As we hover between the last gasp of winter and the earliest days of spring, take a moment to visit Roussillon with me.
Roussillon rises out of the Vaucluse like a Provençal Brigadoon. The ochre-laden earth gives it a sunny luminescence even on the grayest day. Roussillon is one of the villages perchés of Provence—the perched villages that grew up on summits as a protection from invaders—in the Luberon region, much of which is protected as a national park. This is the Provence of story, straight out of Marcel Pagnol*. If you are lucky enough to visit at an off time, when the village is not over-ridden by tourists, you are guaranteed to find magic there. But even in the height of tourist season, Roussillon is worth the effort.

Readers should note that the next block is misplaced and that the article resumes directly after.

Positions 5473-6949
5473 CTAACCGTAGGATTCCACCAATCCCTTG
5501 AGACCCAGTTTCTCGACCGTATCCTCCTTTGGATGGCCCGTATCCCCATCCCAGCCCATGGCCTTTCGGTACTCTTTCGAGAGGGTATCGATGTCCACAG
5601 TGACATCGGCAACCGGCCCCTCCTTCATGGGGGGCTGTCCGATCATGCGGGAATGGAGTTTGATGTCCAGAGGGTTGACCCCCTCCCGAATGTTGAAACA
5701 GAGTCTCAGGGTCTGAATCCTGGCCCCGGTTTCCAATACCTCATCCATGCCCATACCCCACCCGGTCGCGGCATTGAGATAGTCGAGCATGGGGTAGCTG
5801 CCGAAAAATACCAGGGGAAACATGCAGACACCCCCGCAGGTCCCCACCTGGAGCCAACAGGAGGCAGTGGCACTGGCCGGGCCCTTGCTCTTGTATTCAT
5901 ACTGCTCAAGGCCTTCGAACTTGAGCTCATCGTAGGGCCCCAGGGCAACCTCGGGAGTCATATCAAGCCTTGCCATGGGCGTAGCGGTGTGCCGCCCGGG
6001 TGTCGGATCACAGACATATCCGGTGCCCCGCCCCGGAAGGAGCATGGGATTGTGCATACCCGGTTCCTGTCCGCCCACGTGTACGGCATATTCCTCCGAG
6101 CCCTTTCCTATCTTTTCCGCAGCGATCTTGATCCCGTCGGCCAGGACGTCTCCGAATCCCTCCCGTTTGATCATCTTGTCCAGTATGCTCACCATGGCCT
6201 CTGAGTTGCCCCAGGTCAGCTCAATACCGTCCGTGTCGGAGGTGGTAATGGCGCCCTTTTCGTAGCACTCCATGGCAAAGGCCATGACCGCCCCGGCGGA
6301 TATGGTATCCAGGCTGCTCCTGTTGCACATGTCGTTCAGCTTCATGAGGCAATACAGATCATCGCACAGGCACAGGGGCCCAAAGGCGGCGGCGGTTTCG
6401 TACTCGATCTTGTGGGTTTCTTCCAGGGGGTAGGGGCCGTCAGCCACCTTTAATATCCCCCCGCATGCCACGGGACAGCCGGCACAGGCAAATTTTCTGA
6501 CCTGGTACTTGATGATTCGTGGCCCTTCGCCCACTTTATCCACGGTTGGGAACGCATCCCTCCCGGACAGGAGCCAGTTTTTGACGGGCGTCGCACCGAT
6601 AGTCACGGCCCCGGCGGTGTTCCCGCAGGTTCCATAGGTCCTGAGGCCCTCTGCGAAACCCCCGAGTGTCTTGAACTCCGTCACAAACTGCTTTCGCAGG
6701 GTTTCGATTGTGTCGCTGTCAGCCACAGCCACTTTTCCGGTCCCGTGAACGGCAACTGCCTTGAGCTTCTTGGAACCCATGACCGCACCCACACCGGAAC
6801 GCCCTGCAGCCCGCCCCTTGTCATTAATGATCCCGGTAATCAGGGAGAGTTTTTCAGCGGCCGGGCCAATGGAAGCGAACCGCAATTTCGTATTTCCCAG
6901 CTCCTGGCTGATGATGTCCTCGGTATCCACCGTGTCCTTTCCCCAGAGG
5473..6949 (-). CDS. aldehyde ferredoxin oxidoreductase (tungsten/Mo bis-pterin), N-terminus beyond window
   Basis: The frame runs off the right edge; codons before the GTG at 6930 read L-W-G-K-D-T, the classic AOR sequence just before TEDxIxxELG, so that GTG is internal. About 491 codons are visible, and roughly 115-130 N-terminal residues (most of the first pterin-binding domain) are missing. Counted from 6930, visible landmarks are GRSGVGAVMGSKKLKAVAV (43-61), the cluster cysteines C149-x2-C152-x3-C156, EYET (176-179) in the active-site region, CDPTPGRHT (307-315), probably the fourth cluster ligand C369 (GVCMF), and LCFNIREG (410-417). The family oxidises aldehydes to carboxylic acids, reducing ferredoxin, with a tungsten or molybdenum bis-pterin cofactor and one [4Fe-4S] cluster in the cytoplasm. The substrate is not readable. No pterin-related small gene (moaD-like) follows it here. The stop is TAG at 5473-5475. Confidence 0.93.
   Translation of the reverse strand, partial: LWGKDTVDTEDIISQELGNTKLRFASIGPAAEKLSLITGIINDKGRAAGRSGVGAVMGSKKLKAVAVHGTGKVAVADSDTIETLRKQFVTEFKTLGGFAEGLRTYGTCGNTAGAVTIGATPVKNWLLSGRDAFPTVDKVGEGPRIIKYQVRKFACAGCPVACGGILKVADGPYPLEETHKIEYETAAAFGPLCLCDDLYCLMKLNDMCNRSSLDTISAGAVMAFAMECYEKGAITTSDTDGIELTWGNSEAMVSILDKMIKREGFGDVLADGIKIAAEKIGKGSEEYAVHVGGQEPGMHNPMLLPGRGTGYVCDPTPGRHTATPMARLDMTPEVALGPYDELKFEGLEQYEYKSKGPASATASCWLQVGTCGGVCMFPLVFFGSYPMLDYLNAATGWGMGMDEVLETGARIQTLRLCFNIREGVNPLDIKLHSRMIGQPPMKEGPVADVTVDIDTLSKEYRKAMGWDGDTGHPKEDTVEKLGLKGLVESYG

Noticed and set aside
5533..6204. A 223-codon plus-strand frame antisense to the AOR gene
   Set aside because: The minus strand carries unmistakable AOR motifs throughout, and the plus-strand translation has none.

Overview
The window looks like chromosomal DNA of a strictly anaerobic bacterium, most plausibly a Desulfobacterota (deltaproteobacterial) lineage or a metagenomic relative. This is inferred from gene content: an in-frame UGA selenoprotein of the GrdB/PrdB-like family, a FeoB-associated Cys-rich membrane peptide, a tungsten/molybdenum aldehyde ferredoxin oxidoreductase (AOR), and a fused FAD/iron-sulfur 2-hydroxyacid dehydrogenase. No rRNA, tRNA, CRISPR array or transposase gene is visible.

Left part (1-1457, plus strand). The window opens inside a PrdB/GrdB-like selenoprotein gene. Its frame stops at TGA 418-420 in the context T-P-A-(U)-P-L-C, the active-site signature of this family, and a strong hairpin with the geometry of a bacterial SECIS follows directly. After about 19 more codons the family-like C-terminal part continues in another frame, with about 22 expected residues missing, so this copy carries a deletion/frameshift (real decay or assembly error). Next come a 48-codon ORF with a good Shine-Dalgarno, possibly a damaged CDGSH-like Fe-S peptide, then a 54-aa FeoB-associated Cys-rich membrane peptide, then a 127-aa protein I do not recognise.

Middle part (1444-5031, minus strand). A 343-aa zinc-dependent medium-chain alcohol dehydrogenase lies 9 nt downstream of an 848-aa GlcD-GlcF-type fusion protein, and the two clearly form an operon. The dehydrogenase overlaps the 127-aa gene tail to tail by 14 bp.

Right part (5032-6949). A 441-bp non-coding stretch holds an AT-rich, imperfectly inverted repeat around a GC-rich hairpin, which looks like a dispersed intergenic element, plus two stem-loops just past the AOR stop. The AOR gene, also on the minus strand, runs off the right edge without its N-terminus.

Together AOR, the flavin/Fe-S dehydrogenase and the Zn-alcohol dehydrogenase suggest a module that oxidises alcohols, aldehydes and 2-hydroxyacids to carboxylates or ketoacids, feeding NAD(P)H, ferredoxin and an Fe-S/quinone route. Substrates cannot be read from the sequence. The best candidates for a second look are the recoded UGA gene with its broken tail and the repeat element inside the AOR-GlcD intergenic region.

Our favorite Roussillon experience, bar none, was wandering into Galérie Porte-Heureuse, where we discovered the paintings of André Deymonaz and first got to know the wonderful Deymonaz family. Don’t miss it if you visit the village.
Roussillon is the fictitiously named village in sociologist Laurence William Wylie’s Village in the Vaucluse, the result of his in-residence account of rural village French life in 1950-51, with a later look back at the inevitable erosion of a culture and lifestyle clinging to its roots while still traumatized by the war and its aftermath. During one of our trips, I happened to meet a delightful woman who had grown up in Roussillon at the time of Wylie’s stay. She told me that her family had befriended the Wylies, and that a number of the villagers were very upset when the book was published, as they felt it far too personal and critical. Having read the book, I can understand that; I found some of his perceptions cold and distant, but an academic would argue that one with me, of course. Nonetheless, if you are a francophile and/or a 20th Century history buff, you may want to try it.
Note: I’ve added a number of links to this post so that, if you are so inclined, you can easily learn more.